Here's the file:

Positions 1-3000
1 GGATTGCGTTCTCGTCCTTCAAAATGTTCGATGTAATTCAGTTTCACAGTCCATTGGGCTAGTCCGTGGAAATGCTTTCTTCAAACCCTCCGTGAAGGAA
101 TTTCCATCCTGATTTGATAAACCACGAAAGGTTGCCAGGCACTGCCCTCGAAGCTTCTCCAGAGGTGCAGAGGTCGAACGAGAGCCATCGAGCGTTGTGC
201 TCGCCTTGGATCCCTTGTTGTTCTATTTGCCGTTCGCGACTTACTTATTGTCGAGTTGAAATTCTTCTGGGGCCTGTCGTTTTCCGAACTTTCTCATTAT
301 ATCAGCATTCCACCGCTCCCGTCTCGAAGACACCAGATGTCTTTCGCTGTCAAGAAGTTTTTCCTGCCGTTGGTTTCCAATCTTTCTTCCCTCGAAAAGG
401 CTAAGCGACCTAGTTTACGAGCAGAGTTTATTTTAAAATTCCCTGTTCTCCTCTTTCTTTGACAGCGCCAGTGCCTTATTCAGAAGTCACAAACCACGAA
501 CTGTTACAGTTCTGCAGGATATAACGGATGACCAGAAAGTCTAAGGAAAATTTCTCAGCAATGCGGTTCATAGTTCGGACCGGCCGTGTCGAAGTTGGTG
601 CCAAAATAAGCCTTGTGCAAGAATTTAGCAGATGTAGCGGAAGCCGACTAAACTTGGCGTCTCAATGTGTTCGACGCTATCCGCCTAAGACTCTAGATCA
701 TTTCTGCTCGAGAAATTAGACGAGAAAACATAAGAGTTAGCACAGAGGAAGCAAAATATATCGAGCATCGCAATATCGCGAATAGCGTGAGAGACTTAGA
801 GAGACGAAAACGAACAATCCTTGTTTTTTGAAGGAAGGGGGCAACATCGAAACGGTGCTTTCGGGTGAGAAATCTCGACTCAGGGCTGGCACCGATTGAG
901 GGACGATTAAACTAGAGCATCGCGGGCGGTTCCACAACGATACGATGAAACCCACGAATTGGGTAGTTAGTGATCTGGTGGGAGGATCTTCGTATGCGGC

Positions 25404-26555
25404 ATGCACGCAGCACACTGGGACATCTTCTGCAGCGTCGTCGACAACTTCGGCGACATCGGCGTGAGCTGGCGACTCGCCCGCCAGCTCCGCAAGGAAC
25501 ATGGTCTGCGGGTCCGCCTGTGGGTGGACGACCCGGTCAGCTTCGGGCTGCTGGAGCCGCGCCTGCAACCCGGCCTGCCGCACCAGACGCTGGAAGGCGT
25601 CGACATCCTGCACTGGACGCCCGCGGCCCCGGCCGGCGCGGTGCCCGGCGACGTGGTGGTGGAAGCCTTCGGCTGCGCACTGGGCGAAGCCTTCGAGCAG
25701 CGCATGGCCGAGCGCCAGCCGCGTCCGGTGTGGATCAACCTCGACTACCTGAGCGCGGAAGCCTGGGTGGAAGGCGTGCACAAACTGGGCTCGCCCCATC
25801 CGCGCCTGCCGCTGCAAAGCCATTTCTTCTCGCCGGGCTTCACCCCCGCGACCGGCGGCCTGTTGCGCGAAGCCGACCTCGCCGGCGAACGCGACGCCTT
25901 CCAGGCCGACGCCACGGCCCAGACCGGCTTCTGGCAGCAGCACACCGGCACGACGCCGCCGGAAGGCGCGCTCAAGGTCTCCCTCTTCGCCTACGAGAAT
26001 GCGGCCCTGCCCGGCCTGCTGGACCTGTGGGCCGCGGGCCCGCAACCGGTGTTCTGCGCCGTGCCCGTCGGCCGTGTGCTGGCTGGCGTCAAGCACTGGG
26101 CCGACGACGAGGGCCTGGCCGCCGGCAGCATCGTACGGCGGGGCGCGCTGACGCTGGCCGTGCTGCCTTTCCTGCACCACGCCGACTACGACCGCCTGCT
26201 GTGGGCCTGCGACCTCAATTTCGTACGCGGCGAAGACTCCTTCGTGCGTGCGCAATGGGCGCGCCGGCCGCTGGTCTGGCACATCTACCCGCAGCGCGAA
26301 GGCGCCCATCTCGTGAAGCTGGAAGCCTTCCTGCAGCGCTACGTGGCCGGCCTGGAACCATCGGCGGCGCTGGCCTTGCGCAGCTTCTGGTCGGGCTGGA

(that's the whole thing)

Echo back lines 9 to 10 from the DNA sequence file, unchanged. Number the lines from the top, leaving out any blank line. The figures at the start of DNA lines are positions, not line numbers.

701 TTTCTGCTCGAGAAATTAGACGAGAAAACATAAGAGTTAGCACAGAGGAAGCAAAATATATCGAGCATCGCAATATCGCGAATAGCGTGAGAGACTTAGA
801 GAGACGAAAACGAACAATCCTTGTTTTTTGAAGGAAGGGGGCAACATCGAAACGGTGCTTTCGGGTGAGAAATCTCGACTCAGGGCTGGCACCGATTGAG